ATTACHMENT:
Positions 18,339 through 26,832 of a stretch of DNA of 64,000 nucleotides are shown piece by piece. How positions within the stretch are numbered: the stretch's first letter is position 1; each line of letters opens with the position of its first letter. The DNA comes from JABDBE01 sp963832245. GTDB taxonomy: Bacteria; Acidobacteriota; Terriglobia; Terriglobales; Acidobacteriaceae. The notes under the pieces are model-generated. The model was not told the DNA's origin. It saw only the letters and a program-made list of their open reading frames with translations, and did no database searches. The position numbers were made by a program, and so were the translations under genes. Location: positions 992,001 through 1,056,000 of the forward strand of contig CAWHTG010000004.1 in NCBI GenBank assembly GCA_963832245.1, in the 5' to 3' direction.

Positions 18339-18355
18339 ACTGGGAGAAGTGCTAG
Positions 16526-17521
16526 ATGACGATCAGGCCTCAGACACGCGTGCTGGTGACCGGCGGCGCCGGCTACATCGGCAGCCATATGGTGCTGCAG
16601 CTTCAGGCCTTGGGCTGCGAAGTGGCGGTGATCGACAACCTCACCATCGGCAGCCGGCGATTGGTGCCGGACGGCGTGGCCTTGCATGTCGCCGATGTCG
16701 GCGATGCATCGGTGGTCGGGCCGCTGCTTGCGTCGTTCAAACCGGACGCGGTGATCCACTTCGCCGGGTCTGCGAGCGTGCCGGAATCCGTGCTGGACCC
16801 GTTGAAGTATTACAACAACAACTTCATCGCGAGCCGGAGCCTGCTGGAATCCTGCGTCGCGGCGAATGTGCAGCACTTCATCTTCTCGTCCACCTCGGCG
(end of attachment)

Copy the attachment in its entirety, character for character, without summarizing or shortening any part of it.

Positions 18,339 through 26,832 of a stretch of DNA of 64,000 nucleotides are shown piece by piece. How positions within the stretch are numbered: the stretch's first letter is position 1; each line of letters opens with the position of its first letter. The DNA comes from JABDBE01 sp963832245. GTDB taxonomy: Bacteria; Acidobacteriota; Terriglobia; Terriglobales; Acidobacteriaceae. The notes under the pieces are model-generated. The model was not told the DNA's origin. It saw only the letters and a program-made list of their open reading frames with translations, and did no database searches. The position numbers were made by a program, and so were the translations under genes. Location: positions 992,001 through 1,056,000 of the forward strand of contig CAWHTG010000004.1 in NCBI GenBank assembly GCA_963832245.1, in the 5' to 3' direction.

Positions 18339-18355
18339 ACTGGGAGAAGTGCTAG
Positions 16526-17521
16526 ATGACGATCAGGCCTCAGACACGCGTGCTGGTGACCGGCGGCGCCGGCTACATCGGCAGCCATATGGTGCTGCAG
16601 CTTCAGGCCTTGGGCTGCGAAGTGGCGGTGATCGACAACCTCACCATCGGCAGCCGGCGATTGGTGCCGGACGGCGTGGCCTTGCATGTCGCCGATGTCG
16701 GCGATGCATCGGTGGTCGGGCCGCTGCTTGCGTCGTTCAAACCGGACGCGGTGATCCACTTCGCCGGGTCTGCGAGCGTGCCGGAATCCGTGCTGGACCC
16801 GTTGAAGTATTACAACAACAACTTCATCGCGAGCCGGAGCCTGCTGGAATCCTGCGTCGCGGCGAATGTGCAGCACTTCATCTTCTCGTCCACCTCGGCG